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He deserves better academic environment for his dedication.

First of all, is it correct to use "for" here in place of "because of" to indicate the reason?

Also, are there any cases that "because of" cannot be replaced by "for", and what is the subtle difference between them when they are interchangeable?

Thanks.

  • Not because of his dedication- as a reward for his dedication – Jim Dec 7 '15 at 3:37
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That example sentence is poorly written so I'm going to ignore it and just describe how to use for to explain a reason.

We went to the store, because we were hungry.

We went to the store, for we were hungry.

Both of those sentences are correct and mean the same thing. The only real difference is that using for like this is a bit literary and uncommon in everyday speech.

This sentence is correct:

He could see over their heads because of his tallness.

This sentence is NOT correct:

He could see over their heads for his tallness.

Why are the correct examples correct and why is the incorrect example incorrect?

Because introduces a subordinate clause that explains a reason.

For also introduces a subordinate clause the explains a reason.

Because of, on the other hand, is followed by a noun (and its accompanying modifiers). Because of does not introduce a subordinate clause.

Let's try to take a look at the example sentence you gave...

He deserves a better academic environment for his dedication.

I believe this usage of for is used similarly to how it's used in the below examples:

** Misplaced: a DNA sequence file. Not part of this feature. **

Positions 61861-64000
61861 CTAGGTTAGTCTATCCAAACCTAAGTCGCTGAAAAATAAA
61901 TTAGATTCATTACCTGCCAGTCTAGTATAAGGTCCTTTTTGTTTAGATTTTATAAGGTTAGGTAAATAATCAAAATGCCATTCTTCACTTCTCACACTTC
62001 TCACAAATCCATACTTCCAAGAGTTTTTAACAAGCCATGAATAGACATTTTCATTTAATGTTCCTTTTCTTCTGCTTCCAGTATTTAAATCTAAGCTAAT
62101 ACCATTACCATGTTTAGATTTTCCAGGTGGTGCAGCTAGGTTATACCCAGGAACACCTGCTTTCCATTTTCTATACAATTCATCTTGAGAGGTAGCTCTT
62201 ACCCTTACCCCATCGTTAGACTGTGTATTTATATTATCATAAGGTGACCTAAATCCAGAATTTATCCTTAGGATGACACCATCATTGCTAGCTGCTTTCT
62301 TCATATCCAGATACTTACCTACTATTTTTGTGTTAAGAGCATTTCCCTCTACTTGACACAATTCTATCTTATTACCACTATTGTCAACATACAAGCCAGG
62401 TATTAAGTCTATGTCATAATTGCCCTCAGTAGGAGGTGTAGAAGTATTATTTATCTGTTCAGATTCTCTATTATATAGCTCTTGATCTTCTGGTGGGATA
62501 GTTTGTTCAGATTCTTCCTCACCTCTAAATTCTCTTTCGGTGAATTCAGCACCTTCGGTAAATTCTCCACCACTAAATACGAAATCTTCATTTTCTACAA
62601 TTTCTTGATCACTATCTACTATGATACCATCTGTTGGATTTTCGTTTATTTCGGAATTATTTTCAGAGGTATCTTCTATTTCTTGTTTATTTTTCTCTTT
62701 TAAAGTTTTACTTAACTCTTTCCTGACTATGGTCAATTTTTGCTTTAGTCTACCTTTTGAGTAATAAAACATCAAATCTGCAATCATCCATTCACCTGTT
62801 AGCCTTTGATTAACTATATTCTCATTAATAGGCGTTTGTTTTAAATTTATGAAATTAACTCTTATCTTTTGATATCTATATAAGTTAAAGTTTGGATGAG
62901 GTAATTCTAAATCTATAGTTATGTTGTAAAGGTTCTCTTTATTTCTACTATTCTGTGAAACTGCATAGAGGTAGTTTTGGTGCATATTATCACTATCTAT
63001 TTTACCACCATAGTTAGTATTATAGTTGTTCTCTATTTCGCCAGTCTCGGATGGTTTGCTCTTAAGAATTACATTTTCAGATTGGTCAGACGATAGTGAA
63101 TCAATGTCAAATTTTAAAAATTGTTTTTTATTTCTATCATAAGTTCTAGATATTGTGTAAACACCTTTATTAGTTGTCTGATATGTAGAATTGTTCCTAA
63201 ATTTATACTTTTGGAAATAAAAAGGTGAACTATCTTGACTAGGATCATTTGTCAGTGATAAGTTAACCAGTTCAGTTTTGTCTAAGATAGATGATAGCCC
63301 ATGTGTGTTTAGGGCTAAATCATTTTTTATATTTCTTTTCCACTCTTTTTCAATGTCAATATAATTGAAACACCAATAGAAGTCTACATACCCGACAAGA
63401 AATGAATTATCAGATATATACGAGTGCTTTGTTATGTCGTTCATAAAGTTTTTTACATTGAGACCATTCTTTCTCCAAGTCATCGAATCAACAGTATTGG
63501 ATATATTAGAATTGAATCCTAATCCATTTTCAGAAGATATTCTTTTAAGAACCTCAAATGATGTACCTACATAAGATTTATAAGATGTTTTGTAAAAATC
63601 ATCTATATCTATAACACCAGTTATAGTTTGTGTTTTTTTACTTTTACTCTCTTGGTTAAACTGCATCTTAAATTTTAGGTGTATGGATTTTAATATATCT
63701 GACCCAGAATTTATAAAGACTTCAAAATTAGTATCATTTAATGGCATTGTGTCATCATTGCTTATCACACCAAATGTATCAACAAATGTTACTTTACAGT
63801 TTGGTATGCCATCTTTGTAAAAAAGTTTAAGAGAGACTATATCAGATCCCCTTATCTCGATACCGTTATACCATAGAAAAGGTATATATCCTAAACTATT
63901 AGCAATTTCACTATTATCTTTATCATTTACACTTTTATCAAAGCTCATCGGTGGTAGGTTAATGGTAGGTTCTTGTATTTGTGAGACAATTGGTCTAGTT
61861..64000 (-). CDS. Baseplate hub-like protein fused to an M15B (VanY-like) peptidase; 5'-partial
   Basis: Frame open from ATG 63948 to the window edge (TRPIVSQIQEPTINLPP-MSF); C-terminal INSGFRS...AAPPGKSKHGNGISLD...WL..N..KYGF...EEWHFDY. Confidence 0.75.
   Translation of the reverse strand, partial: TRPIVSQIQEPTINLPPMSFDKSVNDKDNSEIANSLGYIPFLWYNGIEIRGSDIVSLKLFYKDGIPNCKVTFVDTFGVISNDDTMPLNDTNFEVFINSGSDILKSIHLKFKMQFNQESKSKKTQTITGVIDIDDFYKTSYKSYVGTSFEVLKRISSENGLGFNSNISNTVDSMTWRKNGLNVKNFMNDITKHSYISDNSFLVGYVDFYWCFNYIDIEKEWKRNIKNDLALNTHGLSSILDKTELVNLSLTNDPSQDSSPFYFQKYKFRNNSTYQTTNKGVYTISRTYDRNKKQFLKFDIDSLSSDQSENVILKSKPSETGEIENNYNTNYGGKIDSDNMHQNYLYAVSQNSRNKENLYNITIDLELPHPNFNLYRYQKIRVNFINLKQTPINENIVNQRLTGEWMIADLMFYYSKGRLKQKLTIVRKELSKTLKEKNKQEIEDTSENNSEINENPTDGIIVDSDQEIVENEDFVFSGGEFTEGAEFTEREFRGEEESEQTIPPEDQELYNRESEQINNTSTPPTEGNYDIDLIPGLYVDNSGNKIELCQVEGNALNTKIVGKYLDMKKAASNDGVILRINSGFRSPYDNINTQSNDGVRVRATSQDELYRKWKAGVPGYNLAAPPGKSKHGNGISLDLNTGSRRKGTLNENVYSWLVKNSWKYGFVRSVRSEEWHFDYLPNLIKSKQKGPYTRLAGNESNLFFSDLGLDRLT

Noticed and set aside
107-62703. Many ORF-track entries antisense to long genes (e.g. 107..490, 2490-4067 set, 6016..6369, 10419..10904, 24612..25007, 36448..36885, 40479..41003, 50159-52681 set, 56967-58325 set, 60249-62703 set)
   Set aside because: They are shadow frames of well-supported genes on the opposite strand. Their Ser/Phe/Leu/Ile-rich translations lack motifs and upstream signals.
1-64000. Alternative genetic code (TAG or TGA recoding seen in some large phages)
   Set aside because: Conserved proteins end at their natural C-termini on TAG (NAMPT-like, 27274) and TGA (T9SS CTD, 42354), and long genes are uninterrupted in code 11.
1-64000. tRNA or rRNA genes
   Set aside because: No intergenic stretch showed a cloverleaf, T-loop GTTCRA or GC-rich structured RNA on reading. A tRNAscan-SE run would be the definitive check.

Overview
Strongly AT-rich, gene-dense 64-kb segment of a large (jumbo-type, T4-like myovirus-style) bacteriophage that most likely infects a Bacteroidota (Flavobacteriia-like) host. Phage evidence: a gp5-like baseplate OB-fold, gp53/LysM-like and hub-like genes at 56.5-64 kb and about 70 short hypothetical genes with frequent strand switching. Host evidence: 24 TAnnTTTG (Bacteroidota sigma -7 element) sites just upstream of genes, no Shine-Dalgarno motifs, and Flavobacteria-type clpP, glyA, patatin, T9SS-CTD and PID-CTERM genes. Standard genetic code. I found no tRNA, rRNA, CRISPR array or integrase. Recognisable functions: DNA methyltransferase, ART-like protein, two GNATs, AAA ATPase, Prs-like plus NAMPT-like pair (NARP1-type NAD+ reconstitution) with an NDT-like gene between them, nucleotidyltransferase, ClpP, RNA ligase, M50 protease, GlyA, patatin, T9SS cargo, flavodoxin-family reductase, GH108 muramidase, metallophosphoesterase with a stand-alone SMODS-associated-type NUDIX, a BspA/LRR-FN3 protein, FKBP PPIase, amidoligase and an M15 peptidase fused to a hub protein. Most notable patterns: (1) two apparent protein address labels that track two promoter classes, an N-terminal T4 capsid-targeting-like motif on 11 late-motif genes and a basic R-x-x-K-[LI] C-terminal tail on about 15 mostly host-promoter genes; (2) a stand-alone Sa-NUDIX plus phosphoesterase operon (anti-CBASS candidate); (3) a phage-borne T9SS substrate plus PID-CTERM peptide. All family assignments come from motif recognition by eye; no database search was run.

For that much money, you deserve better.

You can have that TV for $200!

In other words, it is specifying one half of a deal. When we compare that to:

He deserves a better academic environment because of his dedication.

I would say that the former carries a nuance that a better academic environment is his earned right. The second sentence is a little bit weaker in that giving him a better academic environment could be seen more as a favor or largesse, not something that he has earned a right to. In the end though, there is not very much difference between these two expressions.

  • Thank you so much for your detailed explanations. So my example sentence still makes sense right? The context of this sentence is a recommendation letter, and I was referring to the 7th usage here. And also, do you think there are any other ways to better express the same meaning? – jwong Dec 8 '15 at 2:23
  • This answer doesn't make much sense. Things seem OK until "Let's try to look..." and then it is speculation and guessing...sorry to be critical but I am interested in this question and am hoping for a solid answer. – michael_timofeev Dec 8 '15 at 3:01
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    @jwong Between "deserves" and "better" in your example sentence there needs to be an "a". Other than that, there is something I don't like that's a little bit harder to put my finger on. I like the way Jim worded it in his comment on your question. "He deserves a better academic environment as a reward for his dedication". Or "His dedication merits him a better academic environment." I suppose my reservations about simply using "for his dedication" stem from my feeling that it implies "in return for his dedication" which implies that he is owed the better environment. – Aurast Dec 8 '15 at 16:34
  • But to answer your question, the example sentence does make sense as long as you put that "a" in there. – Aurast Dec 8 '15 at 16:45

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